Children's TV was even less serialized, often intentionally so. In 2001, for instance, the creator of the Nickelodeon cartoon The Angry Beavers wanted to end the series with an episode where the main characters became self-aware, realized they were in a cartoon that had gotten canceled, and that they were about to die. Nickelodeon put the kibosh on this idea, partially because of the content and also because the very idea of a series finale made no sense in part because there was no larger narrative to wrap up but also because cartoons like this existed to just be a collection of episodes. Kids' cartoons needed to be able to be rerun ad infinitum, and they didn’t want to confuse young viewers by giving the episodes a beginning or end — or any chronology at all, really.

Things eventually started to change as TV — both adult- and kid-oriented — started to embrace serialization more. Maybe it was a newer generation of creators and executives who had more faith that their audiences could follow along. Maybe it was the rise of DVDs and DVRs, which made watching an entire serialized season more possible, because viewers weren’t as likely to miss an episode with crucial plot developments and then never get a chance to see it again. When it came to kids’ TV, the rise of traditionally more serialized anime in the West certainly was an influence, as is extremely clear from Avatar’s entire aesthetic and storytelling choices.

Still, it wasn’t an immediate switch. In 2004, the year before Avatar premiered, Nickelodeon debuted Danny Phantom, a Butch Hartman cartoon about a teen with secret ghost powers. These days, one imagines the show would be much more serialized, and although it did have longer arcs, it notably did not have a real origin story episode. Danny already has his ghost powers in the series premiere. Most episodes could exist in a vacuum from one another.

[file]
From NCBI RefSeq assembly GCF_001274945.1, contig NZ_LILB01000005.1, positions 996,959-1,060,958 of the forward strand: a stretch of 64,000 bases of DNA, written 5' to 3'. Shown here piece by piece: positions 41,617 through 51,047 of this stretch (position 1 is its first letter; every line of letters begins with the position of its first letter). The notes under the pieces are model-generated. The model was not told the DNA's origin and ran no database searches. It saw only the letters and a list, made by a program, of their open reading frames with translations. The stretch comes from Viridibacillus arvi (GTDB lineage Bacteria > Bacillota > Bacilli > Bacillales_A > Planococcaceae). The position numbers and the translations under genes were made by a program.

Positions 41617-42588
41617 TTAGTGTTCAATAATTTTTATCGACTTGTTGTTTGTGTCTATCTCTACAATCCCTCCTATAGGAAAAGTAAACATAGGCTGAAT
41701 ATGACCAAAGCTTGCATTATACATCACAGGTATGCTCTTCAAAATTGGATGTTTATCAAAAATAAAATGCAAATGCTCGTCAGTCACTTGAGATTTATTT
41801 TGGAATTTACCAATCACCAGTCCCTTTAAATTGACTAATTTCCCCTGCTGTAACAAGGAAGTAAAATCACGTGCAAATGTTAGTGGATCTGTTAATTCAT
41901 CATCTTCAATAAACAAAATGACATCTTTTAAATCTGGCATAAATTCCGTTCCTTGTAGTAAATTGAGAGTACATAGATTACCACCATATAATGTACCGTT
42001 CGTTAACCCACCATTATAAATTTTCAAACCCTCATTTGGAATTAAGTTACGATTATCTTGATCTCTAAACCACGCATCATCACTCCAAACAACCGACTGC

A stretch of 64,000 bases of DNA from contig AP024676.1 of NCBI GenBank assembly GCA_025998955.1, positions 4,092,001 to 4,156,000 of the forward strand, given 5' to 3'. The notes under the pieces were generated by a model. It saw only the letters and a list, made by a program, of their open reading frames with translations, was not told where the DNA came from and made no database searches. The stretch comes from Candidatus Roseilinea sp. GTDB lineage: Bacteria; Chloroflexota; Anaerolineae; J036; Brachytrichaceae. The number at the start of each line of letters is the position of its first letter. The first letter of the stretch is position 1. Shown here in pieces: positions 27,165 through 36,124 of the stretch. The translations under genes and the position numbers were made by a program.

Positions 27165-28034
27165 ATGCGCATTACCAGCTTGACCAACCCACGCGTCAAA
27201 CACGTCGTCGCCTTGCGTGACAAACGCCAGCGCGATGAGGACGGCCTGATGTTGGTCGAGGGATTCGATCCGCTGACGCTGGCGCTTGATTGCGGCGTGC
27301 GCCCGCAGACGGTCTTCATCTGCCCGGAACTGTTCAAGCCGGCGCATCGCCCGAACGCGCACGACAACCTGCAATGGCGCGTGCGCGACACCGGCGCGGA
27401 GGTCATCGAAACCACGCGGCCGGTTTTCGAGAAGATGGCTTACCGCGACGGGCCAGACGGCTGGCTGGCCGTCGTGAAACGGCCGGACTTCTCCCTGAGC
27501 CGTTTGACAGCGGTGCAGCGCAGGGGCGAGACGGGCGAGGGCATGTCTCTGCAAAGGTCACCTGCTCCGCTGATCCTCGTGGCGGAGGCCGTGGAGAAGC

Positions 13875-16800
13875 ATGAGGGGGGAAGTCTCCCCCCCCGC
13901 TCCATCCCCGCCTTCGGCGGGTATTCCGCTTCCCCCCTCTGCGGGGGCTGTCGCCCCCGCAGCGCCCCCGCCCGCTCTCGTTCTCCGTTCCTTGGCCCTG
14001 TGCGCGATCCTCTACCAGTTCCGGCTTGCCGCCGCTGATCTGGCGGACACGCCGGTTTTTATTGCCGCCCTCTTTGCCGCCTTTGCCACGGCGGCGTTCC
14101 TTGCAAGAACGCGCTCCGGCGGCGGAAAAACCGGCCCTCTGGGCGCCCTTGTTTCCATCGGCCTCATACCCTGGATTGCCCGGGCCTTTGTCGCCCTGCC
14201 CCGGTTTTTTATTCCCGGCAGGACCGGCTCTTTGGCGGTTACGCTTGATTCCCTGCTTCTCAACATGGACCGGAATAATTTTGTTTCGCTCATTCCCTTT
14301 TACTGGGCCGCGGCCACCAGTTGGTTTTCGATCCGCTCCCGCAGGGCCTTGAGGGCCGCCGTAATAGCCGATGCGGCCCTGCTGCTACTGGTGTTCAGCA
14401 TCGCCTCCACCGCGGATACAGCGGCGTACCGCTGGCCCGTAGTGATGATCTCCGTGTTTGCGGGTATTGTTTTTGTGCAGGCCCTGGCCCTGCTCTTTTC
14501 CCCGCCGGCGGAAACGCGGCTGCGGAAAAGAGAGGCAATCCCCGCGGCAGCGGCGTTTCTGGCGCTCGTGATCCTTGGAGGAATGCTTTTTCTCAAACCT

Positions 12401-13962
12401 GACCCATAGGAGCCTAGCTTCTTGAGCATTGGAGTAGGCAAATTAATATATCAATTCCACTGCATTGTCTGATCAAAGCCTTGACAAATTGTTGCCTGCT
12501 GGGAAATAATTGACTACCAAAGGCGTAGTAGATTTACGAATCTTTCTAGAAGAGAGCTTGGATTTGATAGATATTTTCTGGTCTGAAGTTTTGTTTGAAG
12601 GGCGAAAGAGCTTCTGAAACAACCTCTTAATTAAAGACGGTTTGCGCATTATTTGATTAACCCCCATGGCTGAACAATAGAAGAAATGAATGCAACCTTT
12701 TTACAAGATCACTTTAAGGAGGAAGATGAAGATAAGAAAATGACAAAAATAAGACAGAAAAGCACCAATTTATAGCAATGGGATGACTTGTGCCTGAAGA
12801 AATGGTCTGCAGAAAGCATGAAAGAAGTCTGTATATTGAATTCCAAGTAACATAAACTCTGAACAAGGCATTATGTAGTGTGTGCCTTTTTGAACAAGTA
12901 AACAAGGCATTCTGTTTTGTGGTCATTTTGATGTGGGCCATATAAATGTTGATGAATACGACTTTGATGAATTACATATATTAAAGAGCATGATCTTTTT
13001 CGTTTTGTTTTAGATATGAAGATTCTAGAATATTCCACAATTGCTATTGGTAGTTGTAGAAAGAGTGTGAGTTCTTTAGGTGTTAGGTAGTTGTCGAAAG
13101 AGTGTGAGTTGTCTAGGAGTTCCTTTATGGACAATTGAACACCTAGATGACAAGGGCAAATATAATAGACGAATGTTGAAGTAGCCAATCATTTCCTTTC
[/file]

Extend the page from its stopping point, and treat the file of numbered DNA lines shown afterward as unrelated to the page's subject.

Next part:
When Avatar came out a year later, it was clear from the start that this was going to be something unlike pretty much everything Nickelodeon had done before. It had a serious, sweeping story with a clear end goal in Aang’s confrontation with the Fire Lord, and the showrunners had a roadmap for how to get there. But that first season, despite the larger narrative, still feels like it has one foot in an earlier era.

That shouldn’t be held against Avatar, and indeed might have helped it. More distinct, standalone episodes made for an easier entry point for first-time viewers who may have stumbled upon this new show at random. And, once Avatar had proven itself with this first season, the second and third seasons felt much more connected, as the various pieces introduced in the first seasons’ scattershot episodes came back into play, and the struggle against the Fire Nation felt more urgent. At the same time, Avatar never forgot the value of an individual episode. Each episode is a triumph on its own, only in Seasons 2 and 3, it’s much easier to see that all these pristine bricks are building atop one another.

Now, it’s commonplace for cartoons to be serialized, and audiences are used to seeing a grander narrative evolve. Steven Universe and Adventure Time are both great examples of more recent series that have let a complex, self-referential lore develop, and other series like She-Ra and the Princesses of Power have made their serialized intentions clear from the start. Avatar may have been about the Last Airbender, but in many ways it was trying something new from a storytelling perspective. Its hesitations and uneven bits stand out more clearly to viewers watching for the first time who have modern expectations. It’s to Avatar’s credit that it manages to pull all the pieces together, and, much like Aang on his air scooter, get the ball rolling.